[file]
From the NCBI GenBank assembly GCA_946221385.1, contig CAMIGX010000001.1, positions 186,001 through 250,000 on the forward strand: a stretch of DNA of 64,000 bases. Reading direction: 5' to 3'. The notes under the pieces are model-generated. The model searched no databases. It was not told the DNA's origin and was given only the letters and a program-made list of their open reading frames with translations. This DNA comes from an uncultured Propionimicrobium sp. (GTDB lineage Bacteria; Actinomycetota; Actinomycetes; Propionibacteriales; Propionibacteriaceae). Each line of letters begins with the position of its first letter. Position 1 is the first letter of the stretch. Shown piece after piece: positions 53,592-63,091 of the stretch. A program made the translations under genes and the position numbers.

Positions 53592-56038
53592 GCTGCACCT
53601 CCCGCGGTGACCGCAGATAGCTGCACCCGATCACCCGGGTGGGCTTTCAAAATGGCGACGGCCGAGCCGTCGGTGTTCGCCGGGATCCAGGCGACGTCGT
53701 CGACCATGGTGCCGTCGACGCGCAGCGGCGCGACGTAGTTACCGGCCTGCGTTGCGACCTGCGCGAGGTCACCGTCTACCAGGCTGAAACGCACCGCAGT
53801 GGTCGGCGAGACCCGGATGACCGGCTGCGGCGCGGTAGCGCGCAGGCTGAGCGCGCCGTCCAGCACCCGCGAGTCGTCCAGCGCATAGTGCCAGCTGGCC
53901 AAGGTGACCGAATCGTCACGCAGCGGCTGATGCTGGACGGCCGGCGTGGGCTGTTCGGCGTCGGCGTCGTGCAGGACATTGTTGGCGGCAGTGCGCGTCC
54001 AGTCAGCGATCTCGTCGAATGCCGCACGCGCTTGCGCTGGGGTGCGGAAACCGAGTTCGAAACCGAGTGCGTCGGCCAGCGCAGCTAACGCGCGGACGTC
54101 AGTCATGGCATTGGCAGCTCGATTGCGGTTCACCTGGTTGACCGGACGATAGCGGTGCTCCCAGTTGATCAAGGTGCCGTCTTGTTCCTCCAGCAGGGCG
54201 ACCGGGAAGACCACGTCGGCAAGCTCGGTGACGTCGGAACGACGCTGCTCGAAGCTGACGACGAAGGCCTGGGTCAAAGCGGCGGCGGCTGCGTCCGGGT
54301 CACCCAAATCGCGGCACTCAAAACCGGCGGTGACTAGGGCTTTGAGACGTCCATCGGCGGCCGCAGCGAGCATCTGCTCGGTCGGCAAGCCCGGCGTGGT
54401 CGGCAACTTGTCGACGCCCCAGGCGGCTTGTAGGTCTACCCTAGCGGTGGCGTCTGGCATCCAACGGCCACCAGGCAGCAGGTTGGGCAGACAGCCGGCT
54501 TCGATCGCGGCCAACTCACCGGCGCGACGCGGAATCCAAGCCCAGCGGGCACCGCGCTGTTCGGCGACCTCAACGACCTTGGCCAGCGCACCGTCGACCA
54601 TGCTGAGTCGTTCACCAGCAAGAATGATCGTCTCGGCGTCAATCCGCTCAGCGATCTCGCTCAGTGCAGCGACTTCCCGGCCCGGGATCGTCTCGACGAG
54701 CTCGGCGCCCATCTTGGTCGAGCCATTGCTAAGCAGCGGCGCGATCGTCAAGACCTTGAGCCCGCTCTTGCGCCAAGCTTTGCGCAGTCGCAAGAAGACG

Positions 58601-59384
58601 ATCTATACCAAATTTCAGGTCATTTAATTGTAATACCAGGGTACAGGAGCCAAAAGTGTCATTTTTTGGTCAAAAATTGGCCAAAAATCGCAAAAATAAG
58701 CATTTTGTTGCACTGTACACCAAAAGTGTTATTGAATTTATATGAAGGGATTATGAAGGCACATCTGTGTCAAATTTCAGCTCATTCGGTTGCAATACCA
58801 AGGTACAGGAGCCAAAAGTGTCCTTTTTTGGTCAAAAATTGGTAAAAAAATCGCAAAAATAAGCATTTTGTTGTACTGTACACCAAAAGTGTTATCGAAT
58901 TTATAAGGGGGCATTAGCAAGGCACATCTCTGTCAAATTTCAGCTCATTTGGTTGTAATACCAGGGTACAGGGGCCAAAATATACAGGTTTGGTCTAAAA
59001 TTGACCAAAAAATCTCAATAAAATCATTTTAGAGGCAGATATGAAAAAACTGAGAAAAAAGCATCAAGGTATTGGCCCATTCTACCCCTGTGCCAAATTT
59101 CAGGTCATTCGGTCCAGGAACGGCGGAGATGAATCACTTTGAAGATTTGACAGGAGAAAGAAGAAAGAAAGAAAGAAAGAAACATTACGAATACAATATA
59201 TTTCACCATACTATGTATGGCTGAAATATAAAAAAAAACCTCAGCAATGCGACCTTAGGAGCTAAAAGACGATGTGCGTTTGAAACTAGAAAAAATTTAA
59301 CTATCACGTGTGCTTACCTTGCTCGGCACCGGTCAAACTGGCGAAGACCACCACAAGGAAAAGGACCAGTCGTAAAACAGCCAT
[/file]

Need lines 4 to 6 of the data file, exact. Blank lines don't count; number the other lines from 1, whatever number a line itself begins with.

53601 CCCGCGGTGACCGCAGATAGCTGCACCCGATCACCCGGGTGGGCTTTCAAAATGGCGACGGCCGAGCCGTCGGTGTTCGCCGGGATCCAGGCGACGTCGT
53701 CGACCATGGTGCCGTCGACGCGCAGCGGCGCGACGTAGTTACCGGCCTGCGTTGCGACCTGCGCGAGGTCACCGTCTACCAGGCTGAAACGCACCGCAGT
53801 GGTCGGCGAGACCCGGATGACCGGCTGCGGCGCGGTAGCGCGCAGGCTGAGCGCGCCGTCCAGCACCCGCGAGTCGTCCAGCGCATAGTGCCAGCTGGCC